When I took on the role of Country Coordinator for Slovenia, I accepted the job of supporting and bringing together IE members in Slovenia. What better way to do it than in person? So, my team and I organised a get-together.

The gathering consisted of three parts: an interpretive walk, a workshop on heritage and identity, and the official part with a presentation of IE events and plans. The meeting was generously hosted by the Museum of Baroque in Šmarje. 

From Plague to Baroque
From April onwards, Slovenia was extremely generous in its very warm weather and so we decided that the best plan would be to tackle the ascent up the Baroque Way of the Cross early in the day. The interpretive walk I did was a result of my CIG training. I must confess it’s not the easiest thing to prepare interpretive guiding for a group of interpreters and my former candidates on the CIG course. And so, they had an opportunity to assess their trainer. The main focus of the walk was to connect different historical events, their consequences and the results that can be seen today.

Heritage and identity 
The workshop I first delivered at IE’s annual conference in Hungary was primarily designed to trigger thinking processes about identity and the influence of heritage upon it. We discovered how we label ourselves and how others label us. And what the labels mean to us.  

I wanted to give participants some ideas about working with young people who are, in general, at odds with their identity. Also, about working with heritage communities that are trying to re-establish collective identity and, additionally, some tools for the guides to help them get a fresh aspect on the people to whom they are interpreting.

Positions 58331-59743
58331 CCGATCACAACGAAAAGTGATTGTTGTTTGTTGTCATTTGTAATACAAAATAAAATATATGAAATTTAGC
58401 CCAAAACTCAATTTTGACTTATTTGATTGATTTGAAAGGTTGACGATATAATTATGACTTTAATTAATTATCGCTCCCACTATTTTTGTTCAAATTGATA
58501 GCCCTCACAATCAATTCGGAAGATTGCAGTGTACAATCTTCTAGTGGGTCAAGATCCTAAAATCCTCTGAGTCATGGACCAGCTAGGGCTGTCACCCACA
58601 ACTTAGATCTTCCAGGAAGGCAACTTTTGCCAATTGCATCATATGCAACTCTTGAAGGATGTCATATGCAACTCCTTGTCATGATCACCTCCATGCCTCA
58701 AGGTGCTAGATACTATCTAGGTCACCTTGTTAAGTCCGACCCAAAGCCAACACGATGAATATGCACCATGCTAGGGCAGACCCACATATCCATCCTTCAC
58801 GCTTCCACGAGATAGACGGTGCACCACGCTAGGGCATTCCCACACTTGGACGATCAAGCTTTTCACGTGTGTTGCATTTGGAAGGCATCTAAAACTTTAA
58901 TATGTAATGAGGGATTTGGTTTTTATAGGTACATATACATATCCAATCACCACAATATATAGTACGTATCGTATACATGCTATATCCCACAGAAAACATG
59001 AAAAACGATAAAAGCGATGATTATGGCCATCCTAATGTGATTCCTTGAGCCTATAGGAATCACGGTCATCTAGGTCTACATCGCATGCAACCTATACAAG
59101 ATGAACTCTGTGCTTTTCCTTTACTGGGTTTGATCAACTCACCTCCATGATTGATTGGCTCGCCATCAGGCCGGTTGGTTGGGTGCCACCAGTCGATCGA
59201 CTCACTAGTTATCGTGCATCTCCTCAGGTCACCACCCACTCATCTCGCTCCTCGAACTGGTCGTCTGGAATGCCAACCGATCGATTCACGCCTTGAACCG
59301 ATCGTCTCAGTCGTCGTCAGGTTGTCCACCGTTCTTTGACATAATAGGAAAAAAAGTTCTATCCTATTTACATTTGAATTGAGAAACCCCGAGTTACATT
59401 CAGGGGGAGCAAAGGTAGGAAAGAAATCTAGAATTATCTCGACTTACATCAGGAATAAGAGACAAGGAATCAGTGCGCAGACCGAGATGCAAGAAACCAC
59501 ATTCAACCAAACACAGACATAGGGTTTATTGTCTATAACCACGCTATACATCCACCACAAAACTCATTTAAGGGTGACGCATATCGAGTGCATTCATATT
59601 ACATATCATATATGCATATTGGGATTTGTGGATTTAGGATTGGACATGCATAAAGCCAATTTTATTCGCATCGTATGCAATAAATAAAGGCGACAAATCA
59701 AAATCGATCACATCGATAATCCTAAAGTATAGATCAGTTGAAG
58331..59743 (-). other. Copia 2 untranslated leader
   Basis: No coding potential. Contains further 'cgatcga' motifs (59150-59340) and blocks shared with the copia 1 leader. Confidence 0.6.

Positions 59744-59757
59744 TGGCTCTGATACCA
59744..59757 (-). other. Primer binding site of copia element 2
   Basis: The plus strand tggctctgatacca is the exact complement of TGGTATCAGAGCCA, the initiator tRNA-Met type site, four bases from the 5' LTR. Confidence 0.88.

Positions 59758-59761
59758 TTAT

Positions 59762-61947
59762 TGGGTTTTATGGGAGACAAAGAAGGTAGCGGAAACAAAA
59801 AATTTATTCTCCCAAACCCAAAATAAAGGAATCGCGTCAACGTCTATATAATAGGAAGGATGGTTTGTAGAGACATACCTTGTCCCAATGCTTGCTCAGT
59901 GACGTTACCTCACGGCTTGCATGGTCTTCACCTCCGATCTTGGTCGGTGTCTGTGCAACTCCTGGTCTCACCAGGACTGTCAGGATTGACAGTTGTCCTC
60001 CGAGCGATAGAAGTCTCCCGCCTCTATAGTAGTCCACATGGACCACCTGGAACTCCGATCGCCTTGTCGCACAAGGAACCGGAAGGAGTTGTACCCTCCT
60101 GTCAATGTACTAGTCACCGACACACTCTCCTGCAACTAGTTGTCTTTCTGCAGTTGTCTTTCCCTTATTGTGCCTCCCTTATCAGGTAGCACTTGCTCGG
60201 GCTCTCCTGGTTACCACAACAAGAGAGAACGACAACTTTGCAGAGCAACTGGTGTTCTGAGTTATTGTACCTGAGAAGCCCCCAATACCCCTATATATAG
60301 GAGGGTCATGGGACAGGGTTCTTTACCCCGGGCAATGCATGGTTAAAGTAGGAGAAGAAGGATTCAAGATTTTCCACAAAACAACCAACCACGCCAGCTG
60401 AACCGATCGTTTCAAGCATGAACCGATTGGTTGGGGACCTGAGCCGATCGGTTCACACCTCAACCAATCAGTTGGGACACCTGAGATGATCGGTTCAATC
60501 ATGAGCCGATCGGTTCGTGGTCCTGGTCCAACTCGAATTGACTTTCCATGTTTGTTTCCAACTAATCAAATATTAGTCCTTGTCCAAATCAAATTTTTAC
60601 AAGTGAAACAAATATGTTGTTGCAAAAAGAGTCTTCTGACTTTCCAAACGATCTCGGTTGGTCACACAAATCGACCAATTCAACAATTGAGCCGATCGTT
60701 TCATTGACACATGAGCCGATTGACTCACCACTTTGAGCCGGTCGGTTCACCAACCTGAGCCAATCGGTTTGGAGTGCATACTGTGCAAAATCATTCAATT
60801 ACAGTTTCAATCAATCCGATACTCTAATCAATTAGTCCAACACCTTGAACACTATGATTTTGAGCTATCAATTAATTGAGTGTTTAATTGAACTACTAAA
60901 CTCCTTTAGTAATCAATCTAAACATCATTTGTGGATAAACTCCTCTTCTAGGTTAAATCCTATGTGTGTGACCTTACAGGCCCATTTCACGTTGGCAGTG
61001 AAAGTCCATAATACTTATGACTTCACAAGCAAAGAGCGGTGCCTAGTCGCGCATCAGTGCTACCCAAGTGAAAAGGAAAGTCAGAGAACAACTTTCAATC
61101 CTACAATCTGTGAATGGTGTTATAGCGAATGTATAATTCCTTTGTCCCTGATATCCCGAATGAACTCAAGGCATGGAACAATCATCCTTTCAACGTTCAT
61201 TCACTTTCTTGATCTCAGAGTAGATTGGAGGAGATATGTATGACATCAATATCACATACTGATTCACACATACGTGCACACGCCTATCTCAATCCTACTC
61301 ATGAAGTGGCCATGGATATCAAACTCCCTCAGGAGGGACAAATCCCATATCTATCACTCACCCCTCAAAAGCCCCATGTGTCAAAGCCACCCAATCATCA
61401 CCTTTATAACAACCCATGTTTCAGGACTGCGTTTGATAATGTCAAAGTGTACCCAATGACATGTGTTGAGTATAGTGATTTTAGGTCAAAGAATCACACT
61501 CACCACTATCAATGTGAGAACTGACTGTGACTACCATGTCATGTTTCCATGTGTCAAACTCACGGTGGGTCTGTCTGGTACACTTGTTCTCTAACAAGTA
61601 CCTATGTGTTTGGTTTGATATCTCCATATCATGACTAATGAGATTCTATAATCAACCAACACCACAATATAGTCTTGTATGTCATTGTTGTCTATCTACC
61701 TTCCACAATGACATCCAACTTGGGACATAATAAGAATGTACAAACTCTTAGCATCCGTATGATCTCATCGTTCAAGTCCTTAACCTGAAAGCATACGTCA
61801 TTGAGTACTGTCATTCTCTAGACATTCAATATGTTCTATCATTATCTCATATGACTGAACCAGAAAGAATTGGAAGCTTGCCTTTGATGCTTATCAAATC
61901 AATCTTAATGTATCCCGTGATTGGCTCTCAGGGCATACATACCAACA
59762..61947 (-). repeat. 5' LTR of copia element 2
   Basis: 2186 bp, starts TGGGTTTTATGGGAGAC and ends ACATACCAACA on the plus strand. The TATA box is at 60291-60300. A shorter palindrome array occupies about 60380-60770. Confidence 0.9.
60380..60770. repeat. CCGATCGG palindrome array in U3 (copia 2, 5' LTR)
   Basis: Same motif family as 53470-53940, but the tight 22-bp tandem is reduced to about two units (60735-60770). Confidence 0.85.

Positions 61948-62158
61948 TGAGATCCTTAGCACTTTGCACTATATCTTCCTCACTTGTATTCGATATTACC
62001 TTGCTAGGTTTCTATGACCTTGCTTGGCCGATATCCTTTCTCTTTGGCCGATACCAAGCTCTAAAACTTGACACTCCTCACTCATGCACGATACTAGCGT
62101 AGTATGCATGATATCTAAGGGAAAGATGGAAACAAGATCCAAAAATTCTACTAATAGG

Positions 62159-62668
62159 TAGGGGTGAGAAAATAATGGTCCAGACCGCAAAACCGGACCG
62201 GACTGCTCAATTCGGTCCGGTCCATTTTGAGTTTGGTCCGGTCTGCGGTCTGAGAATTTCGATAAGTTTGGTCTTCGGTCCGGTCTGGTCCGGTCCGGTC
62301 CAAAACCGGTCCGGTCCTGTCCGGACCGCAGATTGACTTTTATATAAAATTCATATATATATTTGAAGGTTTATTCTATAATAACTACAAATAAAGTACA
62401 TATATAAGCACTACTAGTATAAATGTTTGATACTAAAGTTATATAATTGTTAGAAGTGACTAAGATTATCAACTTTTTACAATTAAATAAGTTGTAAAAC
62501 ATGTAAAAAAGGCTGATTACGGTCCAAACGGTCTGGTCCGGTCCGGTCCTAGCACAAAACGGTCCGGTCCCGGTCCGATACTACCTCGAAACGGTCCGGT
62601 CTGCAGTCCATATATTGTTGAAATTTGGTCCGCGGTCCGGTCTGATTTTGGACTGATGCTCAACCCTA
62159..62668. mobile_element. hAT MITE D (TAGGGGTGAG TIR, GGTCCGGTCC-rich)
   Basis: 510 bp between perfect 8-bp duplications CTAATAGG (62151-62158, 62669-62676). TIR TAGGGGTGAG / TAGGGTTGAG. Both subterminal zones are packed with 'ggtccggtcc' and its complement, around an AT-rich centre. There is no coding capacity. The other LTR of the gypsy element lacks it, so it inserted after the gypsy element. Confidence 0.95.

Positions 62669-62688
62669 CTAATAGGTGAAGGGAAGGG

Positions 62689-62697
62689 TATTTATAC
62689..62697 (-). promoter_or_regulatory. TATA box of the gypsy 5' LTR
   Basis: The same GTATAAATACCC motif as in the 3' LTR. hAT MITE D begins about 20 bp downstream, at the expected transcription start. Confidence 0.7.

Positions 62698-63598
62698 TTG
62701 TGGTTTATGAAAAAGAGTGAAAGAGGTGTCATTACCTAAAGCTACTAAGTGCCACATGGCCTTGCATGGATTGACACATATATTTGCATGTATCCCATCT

The official part
In what we hoped was not too long a presentation, we first presented the Slovene team and the members who were present at the conference in Hungary, then we briefly presented a report on the event and the study visits they had taken part in. 

The most constructive parts are usually the conclusions when members exchange their ideas and opinions of how to proceed and when they plan to meet again. 

I am pleased to announce that we are meeting again on 2 October 2018 and we invite all who are interested in interpretation and IE training programmes to join us in Celje. 

Janja Sivec runs NGO Legends, working as a trainer, guide and consultant. She is also an IE certified trainer, IE’s Country Coordinator for Slovenia and volunteers in the Social Media Team. She is hooked to everything ‘e’ and can be contacted at: janja.sivec@dlegende.com

To cite this article: 
Sivec, Janja (2018) ‘When Slovene members meet up’. In Interpret Europe Newsletter 2-2018, 31- 32. 

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